“And I’ll pass it down to my children and hopefully my children will pass it down to theirs,” Cavalier added.

Both woman said the alligator hunt, which lasts for about a month, helps keep an important balance in the swamps.

“There is not one part of an alligator that’s not used,” Choate said. “It’s used for food or anything you can think of.”

During the alligator season, the women work from sunup to sundown in an attempt to fill a strictly controlled number of tags.

“It’s from daylight to dark and it’s so hot,” Choate said. “You’ve still got to incorporate the other things you do in your life into parts of the show. When you are on the show, you gotta do what they want you to do. I really want to show people what we do.”

“It’s our real life,” Cavalier said.

However, the show is not without its critics.

“People actually think we kill alligators for fun. We’ve been called monsters, killers,” Choate said. “I get offended by it, but on the other hand there is a lot of people that don’t understand what is going on. It’s conservation.”

Both Choate and Cavalier said if there was no alligator season the animals would run amok, wandering into people’s yards eating pets or people.

“It’s not like we waste them. They’re used,” Cavalier said. “It’s not for fun.”

She said the hunting season was needed to control the population.

“They would be everywhere,” Cavalier said.

Choate said there is a “fine line” when it comes to hunting alligator.

“It’s respect, you know. When we alligator hunt, I respect the territory we’re in. It’s an animal you’re hunting, but you’ve got to respect them,” she said. “I’ve always respected hunting. You get what you need to get, but you don’t get greedy.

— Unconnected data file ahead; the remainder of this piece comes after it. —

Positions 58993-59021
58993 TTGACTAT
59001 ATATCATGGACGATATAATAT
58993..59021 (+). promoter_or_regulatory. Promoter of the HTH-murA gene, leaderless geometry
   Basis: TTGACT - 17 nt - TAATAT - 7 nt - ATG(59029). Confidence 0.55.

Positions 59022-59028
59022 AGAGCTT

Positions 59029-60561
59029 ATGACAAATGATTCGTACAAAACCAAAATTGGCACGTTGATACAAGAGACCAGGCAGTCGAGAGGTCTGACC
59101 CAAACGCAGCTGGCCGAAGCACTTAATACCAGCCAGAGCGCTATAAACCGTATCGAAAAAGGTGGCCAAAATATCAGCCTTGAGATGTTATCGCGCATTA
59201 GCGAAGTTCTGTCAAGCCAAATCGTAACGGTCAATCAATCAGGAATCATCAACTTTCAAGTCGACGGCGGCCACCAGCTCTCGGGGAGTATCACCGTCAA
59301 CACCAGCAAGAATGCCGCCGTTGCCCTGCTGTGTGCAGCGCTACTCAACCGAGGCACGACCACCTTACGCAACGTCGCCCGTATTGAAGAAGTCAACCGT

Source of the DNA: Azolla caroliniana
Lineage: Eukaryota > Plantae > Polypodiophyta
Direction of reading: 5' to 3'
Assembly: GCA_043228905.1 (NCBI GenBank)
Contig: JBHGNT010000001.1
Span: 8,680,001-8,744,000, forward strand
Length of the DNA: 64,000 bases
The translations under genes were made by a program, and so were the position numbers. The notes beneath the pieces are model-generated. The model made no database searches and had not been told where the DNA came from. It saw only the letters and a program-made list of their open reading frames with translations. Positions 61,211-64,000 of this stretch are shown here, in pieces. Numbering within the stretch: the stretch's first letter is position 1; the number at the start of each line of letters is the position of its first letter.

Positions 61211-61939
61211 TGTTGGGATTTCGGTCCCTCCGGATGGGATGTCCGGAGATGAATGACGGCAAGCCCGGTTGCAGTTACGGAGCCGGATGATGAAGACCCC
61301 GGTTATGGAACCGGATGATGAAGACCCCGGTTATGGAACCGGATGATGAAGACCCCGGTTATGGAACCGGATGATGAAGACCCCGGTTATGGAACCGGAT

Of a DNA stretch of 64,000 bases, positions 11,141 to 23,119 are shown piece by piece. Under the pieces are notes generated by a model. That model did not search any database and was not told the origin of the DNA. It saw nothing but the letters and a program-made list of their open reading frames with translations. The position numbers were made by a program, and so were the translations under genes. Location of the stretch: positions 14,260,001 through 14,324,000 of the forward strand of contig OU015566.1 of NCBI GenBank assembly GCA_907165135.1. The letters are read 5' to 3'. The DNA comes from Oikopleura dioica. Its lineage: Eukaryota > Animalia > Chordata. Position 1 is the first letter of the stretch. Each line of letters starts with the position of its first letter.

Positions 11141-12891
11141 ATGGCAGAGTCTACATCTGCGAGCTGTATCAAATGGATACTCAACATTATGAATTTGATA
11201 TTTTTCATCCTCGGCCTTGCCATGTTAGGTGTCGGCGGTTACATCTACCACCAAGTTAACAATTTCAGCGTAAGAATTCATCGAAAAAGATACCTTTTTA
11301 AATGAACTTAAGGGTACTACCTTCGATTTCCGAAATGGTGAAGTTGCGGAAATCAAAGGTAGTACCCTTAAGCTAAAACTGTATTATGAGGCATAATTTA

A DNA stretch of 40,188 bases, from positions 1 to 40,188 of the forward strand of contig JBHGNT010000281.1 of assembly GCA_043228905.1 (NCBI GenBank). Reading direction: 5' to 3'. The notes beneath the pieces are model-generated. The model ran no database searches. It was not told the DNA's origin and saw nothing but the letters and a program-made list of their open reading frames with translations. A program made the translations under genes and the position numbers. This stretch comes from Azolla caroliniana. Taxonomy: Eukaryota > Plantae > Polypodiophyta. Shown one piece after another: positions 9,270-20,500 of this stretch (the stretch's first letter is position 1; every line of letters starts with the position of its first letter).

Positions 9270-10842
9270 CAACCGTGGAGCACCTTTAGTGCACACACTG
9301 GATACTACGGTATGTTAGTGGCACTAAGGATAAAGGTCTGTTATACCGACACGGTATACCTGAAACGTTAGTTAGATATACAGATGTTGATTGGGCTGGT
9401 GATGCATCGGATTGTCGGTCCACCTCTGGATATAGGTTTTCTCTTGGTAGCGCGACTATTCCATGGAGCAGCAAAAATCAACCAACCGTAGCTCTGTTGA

“If you don’t have respect for what you do, you don’t need to be out there.”

After less than an hour into the Enid Home Show, the “Swamp People” table already had a long line of fans wanting to meet Choate and Cavalier, as well as Justin, Choate’s husband and newest member of the alligator hunting team.

Choate said her favorite thing about meeting fans is the little kids.

“I love the little kids. They look at you like you’re just — I don’t know how to explain it,” she said. “It’s like when I was little with Superman or Wonder Woman.”

“They look at me and see I’m younger,” Cavalier said. “The little ones look up to me a lot.”

“They make it all worthwhile, coming out here and doing this,” Choate said. “I meet quite a few little ones that are actually shaking. Some of them will actually cry and that breaks my heart. My heart just melts.”

Fans can meet the Gator Queen and Gator Princess during the 39th annual Enid Homes Show. Along with T-shirts and souvenirs being sold, two alligator claw cellphone cases and two autographed 10-foot alligator skulls are on silent auction, with a part of the proceeds going to St. Jude Children’s Research Hospital.

Enid Homes Show continues 9 a.m. to 7 p.m. today and 11 a.m. to 5 p.m. Sunday. Admission is $3, with children 12 and under admitted for free.